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Letitia Wright – autumn/winter 2020
Letitia wears all clothes and accessories Saint Laurent by Anthony VaccarelloPhotography Arnaud Lajeunie, Styling Raphael Hirsch

Letitia Wright on binding the threads of Black British protest on screen

Letitia Wright – autumn/winter 2020

As she steps into the shoes of real-life Black Panther Altheia Jones-LeCointe in Steve McQueen’s Mangrove, the actress is giving voice to stories that need to be heard

Taken from the autumn/winter 2020 issue of Dazed. You can pre-order a copy of our latest issue here

“I feel like I’ve been here, but I haven’t,” says Letitia Wright, standing in the middle of All Saints Road. “Even though I haven’t been physically on this street until today, I’ve seen it many times.” We’re in London’s Notting Hill, outside what used to be The Mangrove. “This place got raided so many times, man,” the actress says, peering closely through a window so the yellow of her beanie and pink of her coat flicker back. Two white women with blow-dries exit the building, which is now a cocktail bar and restaurant. Wright hands me her iPhone, and I take a photo of her under the building’s blue plaque, dedicated to its former owner, before we go round the corner to talk some more.

In March 1968, Frank Crichlow established his Caribbean restaurant here. The Mangrove served as a vital community hub for the area’s West Indian community, and a key meeting place for the British Black Panther movement. It was also raided – and ravaged – by the Metropolitan police 12 times in its first 18 months of opening. No drugs were found.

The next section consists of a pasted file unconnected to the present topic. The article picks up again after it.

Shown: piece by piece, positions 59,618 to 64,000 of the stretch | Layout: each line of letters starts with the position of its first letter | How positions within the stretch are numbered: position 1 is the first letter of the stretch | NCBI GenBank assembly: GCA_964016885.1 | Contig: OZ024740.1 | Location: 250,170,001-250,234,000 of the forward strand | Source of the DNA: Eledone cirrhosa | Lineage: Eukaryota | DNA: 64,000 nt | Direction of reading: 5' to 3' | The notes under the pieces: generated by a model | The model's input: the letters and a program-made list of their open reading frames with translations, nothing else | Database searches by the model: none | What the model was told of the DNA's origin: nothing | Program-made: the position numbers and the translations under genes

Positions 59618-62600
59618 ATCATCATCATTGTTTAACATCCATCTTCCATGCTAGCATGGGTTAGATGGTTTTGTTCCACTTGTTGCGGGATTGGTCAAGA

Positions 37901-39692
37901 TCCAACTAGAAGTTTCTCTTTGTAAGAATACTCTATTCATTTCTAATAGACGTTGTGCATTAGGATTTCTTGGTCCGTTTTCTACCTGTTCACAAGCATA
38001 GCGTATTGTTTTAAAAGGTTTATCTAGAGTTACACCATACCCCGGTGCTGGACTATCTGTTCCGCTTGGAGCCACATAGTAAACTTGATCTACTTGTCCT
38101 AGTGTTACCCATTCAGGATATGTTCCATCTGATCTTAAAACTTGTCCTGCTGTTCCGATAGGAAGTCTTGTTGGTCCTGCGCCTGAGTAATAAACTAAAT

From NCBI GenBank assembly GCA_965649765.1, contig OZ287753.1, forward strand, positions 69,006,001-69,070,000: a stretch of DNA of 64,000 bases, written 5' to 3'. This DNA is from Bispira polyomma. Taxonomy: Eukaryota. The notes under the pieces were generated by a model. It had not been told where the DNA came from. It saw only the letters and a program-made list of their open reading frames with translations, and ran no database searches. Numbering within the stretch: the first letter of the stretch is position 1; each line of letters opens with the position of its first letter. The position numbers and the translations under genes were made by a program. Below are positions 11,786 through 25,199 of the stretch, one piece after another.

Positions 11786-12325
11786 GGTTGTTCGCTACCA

In June 2020, anti-racist protesters in Bristol pulled down a monument to slave owner Edward Colston, dumping the statue into the city’s harbour in solidarity with Black people harassed and brutalised by police all over the world. Fifty years earlier, in August 1970, 150 demonstrators marched down All Saints Road challenging a version of the same story, one that is more embedded in the fabric of British cities than most would like to admit. In 1971, ‘The Mangrove Nine’ – a group of protesters including Crichlow and British Black Panther leader Altheia Jones-LeCointe – were accused of inciting riots and put on trial at the Old Bailey. The verdict was historic: after 55 days, all nine defendants were acquitted. Even more significantly, the judge admitted that the police force had been “motivated by racial hatred”. Or, more accurately, racism.

Wright stars as Jones-LeCointe in Mangrove, the first instalment of artist and director Steve McQueen’s Small Axe anthology: five films centring London’s West Indian community, stretching from the late 1960s through to the mid-1980s. The Windrush scandal became national news when, in 2018, The Guardian reported that hundreds of British subjects who arrived in the UK from the Caribbean between 1948 and 1971 had been wrongfully detained and deported by Theresa May’s government. McQueen, who is of Grenadian and Trinidadian heritage, is interested in filling in the lives of the Windrush generation. These are untold stories like Lovers Rock, which spends a single, sensual night at a sweaty house party in Ladbroke Grove, and Red, White and Blue, the tale of Jamaican-British scientist-turned-police officer Leroy Logan, who joined the force after his father was beaten by the Metropolitan police. Together, they give a sense of a time and place – of what the era looked, sounded, tasted and felt like to the migrant families who came here. That the films will air in a primetime slot on BBC One feels like a form of justice.